On the other hand, external factors from other states also play a role in perpetuating the state of China’s sluggish economy. In August 2023, the US banned private equity firms from investing their capital in China’s technology industry under President Joe Biden’s executive order with the intention to uphold the national security of America. Accordingly, China projects drastic outcomes from the Executive Order on Addressing United States Investments in Certain National Security Technologies and Products in Countries of Concern. China’s Minister of Commerce, Wang Wentao, predicted the order to negatively impact business operations and disrupt trade order norms and the global economy. With the rising geopolitical tension between them, US investment in China’s technology industry sector has also fallen in the past two years making 2022 the lowest point of US direct investment to China at only US$8.2 billion (Wu, 2023). Besides the action from the US government, Mitsubishi Motors Corporation, a Japanese giant automobile firm, also decided to discontinue their operation in July after the decline of business for years in China. Additionally, the European Union Chamber of Commerce in China,  a non-profit organization that represents the interests of companies from the EU, has announced the findings of its business confidence survey in 2023, revealing that one in ten corporations has transferred their investment out of China (McDonald, 2023). This situation is emphasized by China’s foreign direct investment receipts from April to June had collapsed to only $4.9 billion, down from 87% compared with last year’s period. (Bloomberg, 2023). 

Nonetheless, China has been strategizing its efforts to overcome and stimulate their economic situation. The drastic decline in private sector investment and real estate, as well as immense youth unemployment have urged the People’s Bank of China (PBoC) to take equally drastic monetary measures. The bank has cut down one-year mortgage’s prime rate from 3.55% to 3.45%. They also updated certain regulations to pave the way for enormous foreign capital inflow while reducing the percentage points for bank lending facilities in order to reduce the cost of borrowing. In addition, awareness of the importance of investment also prompted the State Council to declare a paper in August 2023 consisting of six sections and 24 policy measures to attract investment. However, analysts have been hoping for a bigger outcome from the Chinese government because the stock markets in Shanghai and Hong Kong showed a decline of 1.4% and 0.6%, respectively, a few days after the rate cut (Al Jazeera, 2023).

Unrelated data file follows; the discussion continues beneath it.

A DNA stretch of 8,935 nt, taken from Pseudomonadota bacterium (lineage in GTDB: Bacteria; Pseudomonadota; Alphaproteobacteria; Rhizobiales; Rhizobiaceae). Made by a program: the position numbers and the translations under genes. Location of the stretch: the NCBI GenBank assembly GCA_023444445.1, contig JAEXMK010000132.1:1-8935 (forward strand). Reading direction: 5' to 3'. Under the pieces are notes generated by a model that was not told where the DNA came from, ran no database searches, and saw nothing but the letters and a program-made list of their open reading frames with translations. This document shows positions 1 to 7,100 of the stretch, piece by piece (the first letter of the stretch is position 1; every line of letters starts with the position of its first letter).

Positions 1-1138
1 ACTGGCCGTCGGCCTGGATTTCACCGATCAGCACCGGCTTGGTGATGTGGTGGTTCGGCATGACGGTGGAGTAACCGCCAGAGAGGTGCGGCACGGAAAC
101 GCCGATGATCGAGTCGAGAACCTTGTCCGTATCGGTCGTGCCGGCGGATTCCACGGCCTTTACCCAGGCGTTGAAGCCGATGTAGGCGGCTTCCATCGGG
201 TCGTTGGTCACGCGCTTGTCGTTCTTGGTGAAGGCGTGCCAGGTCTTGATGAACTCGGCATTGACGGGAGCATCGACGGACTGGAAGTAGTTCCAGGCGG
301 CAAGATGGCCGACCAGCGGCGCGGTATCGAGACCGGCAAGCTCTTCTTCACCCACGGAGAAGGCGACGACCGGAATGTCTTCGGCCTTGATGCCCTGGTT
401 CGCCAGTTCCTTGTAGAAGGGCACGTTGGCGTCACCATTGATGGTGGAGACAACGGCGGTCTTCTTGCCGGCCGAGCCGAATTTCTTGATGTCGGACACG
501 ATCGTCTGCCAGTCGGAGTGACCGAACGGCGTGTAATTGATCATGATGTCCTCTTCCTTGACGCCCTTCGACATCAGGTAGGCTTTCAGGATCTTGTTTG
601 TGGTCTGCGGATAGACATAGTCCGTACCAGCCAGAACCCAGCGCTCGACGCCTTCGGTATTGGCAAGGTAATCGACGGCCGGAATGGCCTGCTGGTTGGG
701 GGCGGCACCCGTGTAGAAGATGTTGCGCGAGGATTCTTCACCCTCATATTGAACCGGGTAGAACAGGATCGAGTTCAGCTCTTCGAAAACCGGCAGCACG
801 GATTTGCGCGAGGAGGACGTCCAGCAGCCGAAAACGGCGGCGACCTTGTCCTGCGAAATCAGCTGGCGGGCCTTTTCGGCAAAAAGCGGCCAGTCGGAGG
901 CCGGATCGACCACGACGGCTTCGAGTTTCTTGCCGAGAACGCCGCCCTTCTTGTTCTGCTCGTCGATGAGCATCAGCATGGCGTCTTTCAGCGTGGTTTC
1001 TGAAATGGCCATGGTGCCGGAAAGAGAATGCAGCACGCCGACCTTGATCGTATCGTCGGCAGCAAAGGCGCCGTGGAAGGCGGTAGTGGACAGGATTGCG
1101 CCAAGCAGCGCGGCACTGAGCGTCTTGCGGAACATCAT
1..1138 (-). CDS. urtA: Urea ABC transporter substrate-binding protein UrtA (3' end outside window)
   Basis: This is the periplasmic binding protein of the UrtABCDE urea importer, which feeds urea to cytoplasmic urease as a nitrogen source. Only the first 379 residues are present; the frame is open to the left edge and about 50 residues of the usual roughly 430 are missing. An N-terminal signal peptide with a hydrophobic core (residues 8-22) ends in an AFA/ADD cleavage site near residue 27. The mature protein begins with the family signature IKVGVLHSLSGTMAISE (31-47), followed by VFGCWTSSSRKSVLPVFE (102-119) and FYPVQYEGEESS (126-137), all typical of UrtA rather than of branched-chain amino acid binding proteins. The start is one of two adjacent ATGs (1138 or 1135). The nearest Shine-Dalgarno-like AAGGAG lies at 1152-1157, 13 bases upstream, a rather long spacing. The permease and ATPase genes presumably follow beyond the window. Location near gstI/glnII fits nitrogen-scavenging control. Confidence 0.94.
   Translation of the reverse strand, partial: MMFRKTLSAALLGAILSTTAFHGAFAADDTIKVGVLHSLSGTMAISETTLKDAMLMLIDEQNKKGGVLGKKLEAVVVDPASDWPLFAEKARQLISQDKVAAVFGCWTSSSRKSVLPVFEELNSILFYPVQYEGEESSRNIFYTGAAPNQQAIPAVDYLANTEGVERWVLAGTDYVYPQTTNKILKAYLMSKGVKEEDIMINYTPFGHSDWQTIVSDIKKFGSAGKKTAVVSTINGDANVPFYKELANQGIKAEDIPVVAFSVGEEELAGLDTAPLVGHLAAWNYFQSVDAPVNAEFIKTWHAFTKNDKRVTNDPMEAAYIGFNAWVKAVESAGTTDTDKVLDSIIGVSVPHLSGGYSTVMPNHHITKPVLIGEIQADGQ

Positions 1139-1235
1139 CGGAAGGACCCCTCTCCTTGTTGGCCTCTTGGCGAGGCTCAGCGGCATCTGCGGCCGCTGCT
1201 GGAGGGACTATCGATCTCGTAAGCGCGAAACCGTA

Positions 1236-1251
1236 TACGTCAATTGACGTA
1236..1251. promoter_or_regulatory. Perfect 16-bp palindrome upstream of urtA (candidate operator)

Claims, Future, and Why It Matters

For years, China’s economy had existed in a bubble, fueled by rapidly growing prices. The bubble, however, burst in response to factors mentioned above as now China seems to be stuck in its own balance sheet recession—similar to what Japan faced in the ‘90s (Richard Coo in the “The Bubble Economy”, TLDR News Global, 2023). China’s status quo, nevertheless, sparks controversies as debates are still going on opposite stances. In the camp of China’s possible collapse scenario, China’s social, economic, and political concerns are a hard blow as it plunges the country into its biggest housing bubble which dry credit up to overleveraged developers, drag down consumer confidence, and may result in billions or even more dollars of losses (Dorn, 2023). The weights add as the financial market gets a steady stream of incremental measures of disappointment, rather than a convincing strikeback from Xi’s government to combat the slowdown (Bloomberg, 2023). In accordance with the statement, Tao Wang, a former economist at the International Monetary Fund argues the ongoing momentum seems not to be that promising either (Ni, 2023). While the situation might still not evolve to a huge crisis, Alicia García-Herrero, chief economist for Asia Pacific claimed it will result in at least a deflationary pressure that could stretch over a long time, considering Chinese policymaker’s “paralysis mode” (Ammann, 2023).